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For the week of June 14 through June 20, 2000

One part pop art,
two parts Crow

The contemporary paintings of Crow Indian artist Kevin Red Star in Ketchum

Express Staff Writer

Contemporary art that glorifies the American cowboy abounds. Contemporary art that does the same for Native Americans, however, is less common.

Kevin Red Star, a Crow Indian artist, celebrates the cultural history of his nomadic, plains tribe with his powerful, stylized, dramatically lit paintings.

For its grand opening, Ketchum’s Anam Cara Gallery exhibits Red Star’s work. A reception with the artist will be held Saturday from 5 p.m. to 7:30 p.m. at the gallery, located on Sun Valley Road adjacent to the Ketchum Post Office. Also, the gallery holds a "Conversation with the Artist" on Sunday from 3 p.m. to 5 p.m.

"My work is expressionistic and a little contemporary," the soft-spoken Red Star said in an interview from a friend’s ranch in southern Montana. "But each and every piece has an element of crow symbolism or something that’s identifiably Crow."

Red Star was born in 1943 and raised in the Crow reservation town of Lodge Grass, Mont., on the Little Big Horn River.

"I was nurtured in an environment of artists," he said.

His father, Wallace Red Star, was a musician and would hold regular jam sessions with other Crow musicians at the Red Star home. Wallace Red Star died four years ago.

His mother, Amy Bright Wings, 84, is a renowned powwow costume designer and bead worker.

While still in high school and at the age of 16, Red Star was selected to be one of the first students at the Institute of American Indian Art (IAIA) in Santa Fe, N.M. There, he joined a circle of artists hailing from 80 tribes across the nation.

At the IAIA, Red Star said he got turned on to then cutting edge work of pop artists like Robert Indiana, Jasper Johns, Andy Warhol and Robert Rauschenberg. It was also where he was first exposed to the art traditions of other tribes.

"We incorporated our cultural designs into the pop art work," Red Star said. "At the time, Indian art was two-dimensional and flat. We went way beyond that. It was really an explosive time for me."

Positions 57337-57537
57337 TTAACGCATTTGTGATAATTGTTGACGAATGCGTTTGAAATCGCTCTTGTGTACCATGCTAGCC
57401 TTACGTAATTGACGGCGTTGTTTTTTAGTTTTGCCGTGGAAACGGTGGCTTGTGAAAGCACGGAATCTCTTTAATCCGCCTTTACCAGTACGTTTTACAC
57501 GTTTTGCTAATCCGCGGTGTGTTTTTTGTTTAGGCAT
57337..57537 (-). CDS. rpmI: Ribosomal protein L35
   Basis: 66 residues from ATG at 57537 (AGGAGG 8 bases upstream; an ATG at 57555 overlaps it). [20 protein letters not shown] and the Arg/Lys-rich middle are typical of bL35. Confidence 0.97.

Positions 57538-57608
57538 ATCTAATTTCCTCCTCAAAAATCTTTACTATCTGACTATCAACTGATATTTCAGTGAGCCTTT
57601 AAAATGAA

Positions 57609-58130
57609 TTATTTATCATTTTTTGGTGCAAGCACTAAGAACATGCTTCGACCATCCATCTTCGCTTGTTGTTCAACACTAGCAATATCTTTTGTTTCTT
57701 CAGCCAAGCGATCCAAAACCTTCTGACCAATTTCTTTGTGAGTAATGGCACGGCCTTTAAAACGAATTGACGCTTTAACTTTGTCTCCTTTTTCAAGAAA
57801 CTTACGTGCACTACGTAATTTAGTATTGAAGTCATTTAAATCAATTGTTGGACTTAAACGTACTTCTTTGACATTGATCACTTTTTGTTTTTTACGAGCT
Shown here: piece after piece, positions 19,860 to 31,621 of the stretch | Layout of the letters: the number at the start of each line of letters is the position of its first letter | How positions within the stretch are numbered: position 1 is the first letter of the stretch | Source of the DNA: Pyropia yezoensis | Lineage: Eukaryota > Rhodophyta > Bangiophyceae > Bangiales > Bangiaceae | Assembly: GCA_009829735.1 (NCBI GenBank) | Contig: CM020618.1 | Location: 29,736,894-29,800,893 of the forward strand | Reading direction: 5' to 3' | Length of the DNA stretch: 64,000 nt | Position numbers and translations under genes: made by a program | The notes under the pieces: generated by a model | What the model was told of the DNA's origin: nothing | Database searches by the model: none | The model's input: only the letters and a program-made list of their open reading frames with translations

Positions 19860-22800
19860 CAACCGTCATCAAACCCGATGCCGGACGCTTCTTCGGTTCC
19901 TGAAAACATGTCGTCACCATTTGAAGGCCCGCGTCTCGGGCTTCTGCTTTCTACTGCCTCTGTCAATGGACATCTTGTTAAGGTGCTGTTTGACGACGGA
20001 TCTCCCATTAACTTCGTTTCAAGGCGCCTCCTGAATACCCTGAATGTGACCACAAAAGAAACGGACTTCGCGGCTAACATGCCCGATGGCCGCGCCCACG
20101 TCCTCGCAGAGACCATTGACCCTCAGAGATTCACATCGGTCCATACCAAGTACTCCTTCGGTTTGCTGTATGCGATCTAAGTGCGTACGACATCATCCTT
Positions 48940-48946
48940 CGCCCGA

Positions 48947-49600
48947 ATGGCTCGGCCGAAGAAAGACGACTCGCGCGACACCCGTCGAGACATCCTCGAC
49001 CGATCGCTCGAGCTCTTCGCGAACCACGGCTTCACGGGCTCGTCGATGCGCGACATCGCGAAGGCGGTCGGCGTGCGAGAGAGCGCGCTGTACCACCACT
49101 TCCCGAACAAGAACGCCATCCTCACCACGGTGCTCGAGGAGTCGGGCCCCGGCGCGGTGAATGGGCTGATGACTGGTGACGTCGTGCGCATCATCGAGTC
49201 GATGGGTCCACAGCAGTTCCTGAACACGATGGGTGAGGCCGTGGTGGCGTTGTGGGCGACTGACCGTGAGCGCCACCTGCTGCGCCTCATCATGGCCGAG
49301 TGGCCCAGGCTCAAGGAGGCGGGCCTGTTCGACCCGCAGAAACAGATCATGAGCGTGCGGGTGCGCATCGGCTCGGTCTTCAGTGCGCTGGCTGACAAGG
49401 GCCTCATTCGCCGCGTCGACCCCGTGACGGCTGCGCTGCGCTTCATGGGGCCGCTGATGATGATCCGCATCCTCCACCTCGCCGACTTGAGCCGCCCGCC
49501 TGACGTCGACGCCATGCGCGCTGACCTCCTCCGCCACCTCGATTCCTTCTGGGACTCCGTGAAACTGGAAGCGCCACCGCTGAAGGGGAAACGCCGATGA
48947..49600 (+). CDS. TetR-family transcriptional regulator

After graduation, he studied further at the San Francisco Art Institute, where he immersed himself in postmodern art. He returned to Montana and studied art at Montana State University and Eastern Montana College.

Today, Red Star’s paintings and mixed media works are represented in the collections of every major institution of Western art, including the National Museum of the American Indian, the Heard Museum, the Southwest Museum, the Whitney Museum of Western Art, the IAIA Museum, the Denver Art Museum and the Museum of the Rockies.

Red Star said he acts as a kind of ambassador for Crow culture. He visits museums and reservation schools, where he promotes the arts and encourages Native American students to pursue art.

He also travels regularly to powwows, dances and other rituals, which become source material for his art.

"I pick up so many things from my travels and readings," he said. "I’m still, like a student, discovering new ideas. I take those ideas and, in my work, set my own stage for a new idea."

The Montana art community benefits from his passion for the arts in an unusual way. Every summer he throws a huge party near his home for friends, family, artists and art collectors. It’s a tradition he said he borrowed from the artist communities he lived with in New Mexico. As many as 700 people have shown up at the annual gathering, which features Crow dancers and drummers and food.

This year, he’s holding the event on Oct. 9, his 57th birthday.


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